When I was in grammar school, I remember hearing leper jokes: "How do you know that a hockey game at a leper colony has begun? There's a face-off in the center." "How do you know when a lepter is out of a game of poker? He throws down his hand." I had this vision of lepers as staggering creatures, whose skin and features hung off them like raggedy clothes, people who looked like a scarecrow that had been left out during too harsh a winter. I went to Catholic school so I had some vague idea that there were lepers in the Bible (don't know where...as my fellow-Catholic-raised friends know, Catholics aren't usually too well-versed in the Bible. If this is a surprise to you, well, I'll explain it someday). I knew there was a priest named Father Damien who did something with the lepers; I found this out when a boy named Damien transferred into our class and our teacher commented briefly on his name and Father Damien. I knew that you weren't supposed to touch lepers because then you could get it yourself, but I also knew that leprosy was no longer common and the odds of your running into a leper were pretty small. That's why we could joke about it. But I didn't know the real story.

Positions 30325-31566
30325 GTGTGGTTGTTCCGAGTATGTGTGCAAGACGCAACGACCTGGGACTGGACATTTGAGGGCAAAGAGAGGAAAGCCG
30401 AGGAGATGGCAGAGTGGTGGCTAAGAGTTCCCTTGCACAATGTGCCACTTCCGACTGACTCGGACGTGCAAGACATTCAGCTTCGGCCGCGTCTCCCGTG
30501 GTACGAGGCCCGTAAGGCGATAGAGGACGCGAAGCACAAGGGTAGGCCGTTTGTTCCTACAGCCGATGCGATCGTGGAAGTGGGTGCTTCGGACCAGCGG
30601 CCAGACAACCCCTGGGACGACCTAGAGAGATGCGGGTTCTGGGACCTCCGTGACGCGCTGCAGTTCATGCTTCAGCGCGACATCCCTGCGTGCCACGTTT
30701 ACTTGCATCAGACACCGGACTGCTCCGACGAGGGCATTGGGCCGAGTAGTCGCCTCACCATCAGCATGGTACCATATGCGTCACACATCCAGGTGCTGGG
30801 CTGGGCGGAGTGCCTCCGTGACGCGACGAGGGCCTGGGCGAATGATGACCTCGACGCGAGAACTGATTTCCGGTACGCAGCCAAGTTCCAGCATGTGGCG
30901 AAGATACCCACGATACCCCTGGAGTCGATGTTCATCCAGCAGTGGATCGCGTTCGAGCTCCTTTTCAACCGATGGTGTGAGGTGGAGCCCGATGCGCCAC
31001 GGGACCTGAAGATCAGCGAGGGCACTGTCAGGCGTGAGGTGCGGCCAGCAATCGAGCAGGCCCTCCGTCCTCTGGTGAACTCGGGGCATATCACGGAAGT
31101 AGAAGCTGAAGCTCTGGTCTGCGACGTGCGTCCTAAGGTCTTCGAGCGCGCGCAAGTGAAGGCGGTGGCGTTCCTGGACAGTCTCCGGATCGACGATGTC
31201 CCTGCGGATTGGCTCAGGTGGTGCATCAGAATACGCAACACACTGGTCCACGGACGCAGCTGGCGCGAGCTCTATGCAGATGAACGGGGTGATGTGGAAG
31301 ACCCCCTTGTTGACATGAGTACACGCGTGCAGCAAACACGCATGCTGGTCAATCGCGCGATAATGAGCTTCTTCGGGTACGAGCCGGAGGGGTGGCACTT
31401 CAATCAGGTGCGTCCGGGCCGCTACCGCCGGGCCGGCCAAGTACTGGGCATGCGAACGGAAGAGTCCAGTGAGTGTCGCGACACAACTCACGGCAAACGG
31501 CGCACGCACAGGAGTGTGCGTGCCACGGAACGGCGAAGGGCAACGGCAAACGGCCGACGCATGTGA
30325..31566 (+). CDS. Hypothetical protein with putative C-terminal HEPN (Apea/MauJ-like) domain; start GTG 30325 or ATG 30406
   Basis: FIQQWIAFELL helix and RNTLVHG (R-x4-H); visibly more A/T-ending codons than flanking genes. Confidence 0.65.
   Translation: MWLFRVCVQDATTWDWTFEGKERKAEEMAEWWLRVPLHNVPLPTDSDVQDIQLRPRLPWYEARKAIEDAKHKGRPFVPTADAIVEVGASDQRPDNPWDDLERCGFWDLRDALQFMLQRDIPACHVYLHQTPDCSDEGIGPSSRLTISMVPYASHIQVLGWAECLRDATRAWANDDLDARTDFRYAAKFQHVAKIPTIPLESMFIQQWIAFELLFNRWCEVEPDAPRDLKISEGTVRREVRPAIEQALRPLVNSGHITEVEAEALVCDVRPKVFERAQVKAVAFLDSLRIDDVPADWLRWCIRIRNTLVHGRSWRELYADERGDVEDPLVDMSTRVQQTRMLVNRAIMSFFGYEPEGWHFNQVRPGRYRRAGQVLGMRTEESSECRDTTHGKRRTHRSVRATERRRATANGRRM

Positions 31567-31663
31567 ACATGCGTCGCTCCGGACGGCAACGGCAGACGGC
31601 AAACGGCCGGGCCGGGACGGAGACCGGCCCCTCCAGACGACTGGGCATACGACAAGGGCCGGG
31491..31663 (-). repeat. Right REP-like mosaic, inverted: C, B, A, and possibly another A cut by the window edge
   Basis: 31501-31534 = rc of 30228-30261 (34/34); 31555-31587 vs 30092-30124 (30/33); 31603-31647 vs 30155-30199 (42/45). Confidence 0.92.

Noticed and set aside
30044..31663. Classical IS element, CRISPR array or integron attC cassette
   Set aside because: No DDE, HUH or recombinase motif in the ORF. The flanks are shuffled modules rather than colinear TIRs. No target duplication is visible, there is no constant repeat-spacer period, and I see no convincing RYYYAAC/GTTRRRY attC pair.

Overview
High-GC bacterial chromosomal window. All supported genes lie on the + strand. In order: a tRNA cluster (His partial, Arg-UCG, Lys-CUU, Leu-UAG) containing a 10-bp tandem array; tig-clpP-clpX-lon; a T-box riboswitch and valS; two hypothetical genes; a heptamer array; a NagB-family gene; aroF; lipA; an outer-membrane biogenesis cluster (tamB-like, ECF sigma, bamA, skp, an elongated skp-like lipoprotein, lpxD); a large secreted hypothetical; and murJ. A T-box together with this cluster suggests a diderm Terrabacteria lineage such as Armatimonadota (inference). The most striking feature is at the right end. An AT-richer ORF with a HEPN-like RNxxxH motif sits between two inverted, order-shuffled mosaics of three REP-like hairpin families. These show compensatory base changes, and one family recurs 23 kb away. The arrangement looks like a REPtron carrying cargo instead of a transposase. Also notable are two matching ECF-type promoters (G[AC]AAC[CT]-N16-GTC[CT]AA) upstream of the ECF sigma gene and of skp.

Walking through the library one day, I saw a book called, The Colony. I immediately thought, "What colony?" My guess was Roanoake. I picked up the book and saw I was wrong. John Tayman's book was the story of Molokai, the leper colony off Hawaii. Well, obviously the time had come to learn all about this.
Tayman gets probably the biggest question out of the way early (unless you're a bacteriologist or infectious disease expert): you don't really contract leprosy by having casual contact with a leper. It's a chronic disease caused by a bacteria that behaves a lot like tuberculosis. You get it from "iarbonre particles expelled by someone with leprosy in an active state." But wait--if a person with tuberculosis sneezes on you, you still don't have to worry, because very few people have the disease in an active state. Most people who have it are not contagious. In fact, only people with a genetic predisposition to the disease can catch it, and those people make up less than five percent of the population. Finally, if you are one of those people and you do have a particle-expelling encounter with a leper and contract the disease, don't worry. By the 1970s, researchers had discovered drugs that, while they do not exactly cure leprosy, arrest its progress and prevent the complications that causes deformities and death.